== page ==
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UBS SME barometer 3rd quarter 2007 - SME business cycle takes off
Swiss SMEs are continuing their robust expansion. This can be seen from the latest UBS SME barometer, which surveyed around 500 businesses in June. The indicators point to a slight acceleration in growth in the second quarter. Bulging order books and high levels of incoming orders point to intact growth prospects for SMEs in the third quarter.
The broadly based upswing for small and medium-sized enterprises (SMEs) continued in the second quarter of the year. Both the services and industrial sectors have demonstrated some strong increases in incoming orders, order backlogs and sales in comparison with the previous year, and the business climate showed further improvements in comparison with the first quarter. This emerges from the June survey of around 500 companies with less than 250 employees, carried out by UBS in conjunction with the Swiss Industry and Trade Association, which shows that respondents believe that the business climate will improve somewhat more between June and September.
Accelerated growth in the second quarter
The results of the June survey showed the upswing to be livelier than had been expected in March. While export demand developed in line with expectations, domestic demand surprised positively and provided an additional stimulus. Services have benefited more from the upswing than industrial companies. Whilst a net 31% of the industrial companies surveyed reported a continued improvement in the business climate, they were outdone by their counterparts in services, on balance 52% of which reported another such improvement. Sales prices continued to increase as well, resulting in continued improvements in earnings, and high order backlogs forced companies to hire yet more staff. As a result, a net 17% of survey respondents reported higher overall headcount in June than one year ago, but here too, recruitment was higher among service-sector companies than industrial companies.
Continuing growth boosts apprenticeships
The situation at the end of June - increased levels of incoming orders and high order backlogs - suggests that the upwards trend will continue in the third quarter without interruption. The SMEs questioned are convinced that they will be able to maintain sales and earnings at the high levels of the past few months during the period July to September. The service providers are markedly more optimistic than the industrial companies in this regard. Although demand from abroad is likely to remain stable, a further boost can be expected from the domestic market. Thanks to their full order books and their need to meet increasing demand, around one in five of the companies expects to have to recruit more staff and they are increasingly taking on apprentices as well as experienced staff. While 16% of the SMEs questioned will offer more apprenticeships this autumn, only 5% are planning to reduce the number on offer. Around one in five companies also think that they have more scope to pass on higher industrial input costs to sales prices, which is yet another hint that demand momentum is expected to remain high.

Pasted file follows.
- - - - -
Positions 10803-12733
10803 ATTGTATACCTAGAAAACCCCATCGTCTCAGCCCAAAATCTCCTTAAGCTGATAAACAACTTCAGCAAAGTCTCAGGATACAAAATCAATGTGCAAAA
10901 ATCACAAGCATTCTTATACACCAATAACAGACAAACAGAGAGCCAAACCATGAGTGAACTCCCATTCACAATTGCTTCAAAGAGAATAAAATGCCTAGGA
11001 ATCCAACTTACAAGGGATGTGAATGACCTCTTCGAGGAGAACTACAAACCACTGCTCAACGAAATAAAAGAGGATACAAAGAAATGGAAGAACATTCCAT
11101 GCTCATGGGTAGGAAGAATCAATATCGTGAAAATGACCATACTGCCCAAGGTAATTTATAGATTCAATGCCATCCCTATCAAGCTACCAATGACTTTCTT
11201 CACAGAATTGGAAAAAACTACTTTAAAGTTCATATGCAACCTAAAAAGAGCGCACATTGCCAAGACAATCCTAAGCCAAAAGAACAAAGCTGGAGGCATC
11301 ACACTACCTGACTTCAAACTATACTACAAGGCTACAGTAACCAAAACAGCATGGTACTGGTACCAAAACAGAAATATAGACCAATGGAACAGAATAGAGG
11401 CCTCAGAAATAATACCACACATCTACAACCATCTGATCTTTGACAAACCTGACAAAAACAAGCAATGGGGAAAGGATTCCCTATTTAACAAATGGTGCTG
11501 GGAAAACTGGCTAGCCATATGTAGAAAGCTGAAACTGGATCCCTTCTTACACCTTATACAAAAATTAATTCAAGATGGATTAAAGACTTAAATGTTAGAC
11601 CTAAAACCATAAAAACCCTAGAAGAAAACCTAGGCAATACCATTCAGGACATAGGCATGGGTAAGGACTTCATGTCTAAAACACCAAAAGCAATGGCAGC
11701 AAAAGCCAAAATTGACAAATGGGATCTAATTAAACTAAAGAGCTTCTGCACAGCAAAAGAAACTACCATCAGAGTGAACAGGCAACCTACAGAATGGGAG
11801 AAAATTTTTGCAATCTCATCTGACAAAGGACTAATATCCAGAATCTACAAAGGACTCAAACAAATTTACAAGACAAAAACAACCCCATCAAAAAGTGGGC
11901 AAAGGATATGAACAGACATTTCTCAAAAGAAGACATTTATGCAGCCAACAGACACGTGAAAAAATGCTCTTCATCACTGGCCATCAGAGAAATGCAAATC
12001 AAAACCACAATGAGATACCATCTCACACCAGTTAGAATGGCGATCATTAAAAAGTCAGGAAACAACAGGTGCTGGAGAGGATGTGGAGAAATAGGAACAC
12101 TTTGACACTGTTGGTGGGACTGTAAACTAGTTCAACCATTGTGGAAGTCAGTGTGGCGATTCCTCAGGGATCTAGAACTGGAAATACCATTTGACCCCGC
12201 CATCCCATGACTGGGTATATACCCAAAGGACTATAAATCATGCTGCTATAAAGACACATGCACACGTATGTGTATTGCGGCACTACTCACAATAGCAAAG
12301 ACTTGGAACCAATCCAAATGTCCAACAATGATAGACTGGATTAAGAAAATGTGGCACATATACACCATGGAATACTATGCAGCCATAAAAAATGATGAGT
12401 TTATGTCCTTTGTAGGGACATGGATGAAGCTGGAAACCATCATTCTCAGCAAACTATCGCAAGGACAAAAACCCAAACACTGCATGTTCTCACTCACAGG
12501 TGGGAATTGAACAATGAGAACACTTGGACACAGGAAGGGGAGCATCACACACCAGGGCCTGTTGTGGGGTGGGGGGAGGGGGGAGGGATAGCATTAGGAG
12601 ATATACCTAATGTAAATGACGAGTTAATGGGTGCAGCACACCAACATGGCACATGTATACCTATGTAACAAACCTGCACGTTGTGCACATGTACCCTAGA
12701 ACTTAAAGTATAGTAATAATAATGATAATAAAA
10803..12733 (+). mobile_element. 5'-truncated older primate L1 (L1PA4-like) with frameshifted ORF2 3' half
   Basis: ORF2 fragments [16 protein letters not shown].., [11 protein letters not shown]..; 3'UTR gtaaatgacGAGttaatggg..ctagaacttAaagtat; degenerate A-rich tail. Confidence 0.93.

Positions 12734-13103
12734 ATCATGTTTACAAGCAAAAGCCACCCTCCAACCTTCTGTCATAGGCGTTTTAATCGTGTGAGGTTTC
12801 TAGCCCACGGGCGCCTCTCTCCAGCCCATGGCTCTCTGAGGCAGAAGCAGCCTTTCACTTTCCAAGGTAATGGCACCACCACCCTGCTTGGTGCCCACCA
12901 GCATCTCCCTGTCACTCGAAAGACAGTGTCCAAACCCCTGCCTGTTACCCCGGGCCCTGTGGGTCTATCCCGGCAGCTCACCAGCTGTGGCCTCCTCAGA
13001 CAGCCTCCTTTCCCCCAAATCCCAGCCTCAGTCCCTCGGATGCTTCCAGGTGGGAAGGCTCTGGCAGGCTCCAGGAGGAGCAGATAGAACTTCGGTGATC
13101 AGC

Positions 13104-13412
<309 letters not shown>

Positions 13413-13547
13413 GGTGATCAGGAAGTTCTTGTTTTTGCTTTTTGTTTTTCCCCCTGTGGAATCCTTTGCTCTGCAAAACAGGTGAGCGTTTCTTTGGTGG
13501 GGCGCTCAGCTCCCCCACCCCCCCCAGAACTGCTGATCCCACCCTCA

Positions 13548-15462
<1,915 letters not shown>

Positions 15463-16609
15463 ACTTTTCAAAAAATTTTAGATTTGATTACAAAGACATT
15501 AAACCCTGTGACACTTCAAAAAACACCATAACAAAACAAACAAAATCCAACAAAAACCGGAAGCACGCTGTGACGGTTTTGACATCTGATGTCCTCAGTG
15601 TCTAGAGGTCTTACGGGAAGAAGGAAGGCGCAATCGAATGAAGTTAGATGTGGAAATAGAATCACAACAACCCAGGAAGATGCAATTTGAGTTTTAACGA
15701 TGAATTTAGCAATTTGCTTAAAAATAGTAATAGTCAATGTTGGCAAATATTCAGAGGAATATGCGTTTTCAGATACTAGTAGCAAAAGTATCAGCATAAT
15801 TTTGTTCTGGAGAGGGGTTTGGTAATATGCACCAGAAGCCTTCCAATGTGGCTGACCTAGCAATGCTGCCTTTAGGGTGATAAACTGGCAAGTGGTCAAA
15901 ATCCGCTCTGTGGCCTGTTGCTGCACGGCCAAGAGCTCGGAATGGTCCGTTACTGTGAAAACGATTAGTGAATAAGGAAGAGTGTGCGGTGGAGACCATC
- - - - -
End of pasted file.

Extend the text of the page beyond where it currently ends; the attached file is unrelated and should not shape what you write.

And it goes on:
UBS SME barometer
Notes: black bars = realized figures for the previous quarters; shaded bars = expectations for the current quarter; balance of the "gains" and "losses" reported (year-on-year) according to UBS survey: business climate = average of the balance of new orders and sales reported
The methodology used in determining the UBS SME barometer
The UBS SME barometer is based on an evaluation of the UBS survey on manufacturing that has been carried out by the Bank since 1975 and which was extended from the third quarter of 2006 to include service providers. Around 700 companies (500 SMEs and 200 large companies), which form a representative cross-section of the Swiss economy, are surveyed every quarter. Any companies employing less than 250 people are classed as SMEs. The barometer reports the balances of the current and expected business climate, employment, sales prices and earnings of SMEs as a whole. These indicators are reported as weighted averages of the performance of each sector (manufacturing/services), with the weighting being based on contributions to value added in the overall economy by these sectors in 2005. The responses obtained from our survey are evaluated using a diffusion index: the balance for each indicator represents the difference between the percentages of companies reporting a positive or negative trend. It does not therefore represent a percentage rate of change. A comparison indicator has also been developed so that the barometer does not only provide information on the economic health of SMEs over the course of time, but is also able to allow a comparison to be made with large companies. It is defined as the balance of the SME business climate less the balance for large companies. Irrespective of the absolute economic situation, a rise indicates a relative improvement of SMEs in comparison with large companies, while a decline indicates the reverse.
Appendix: UBS SME barometer in figures
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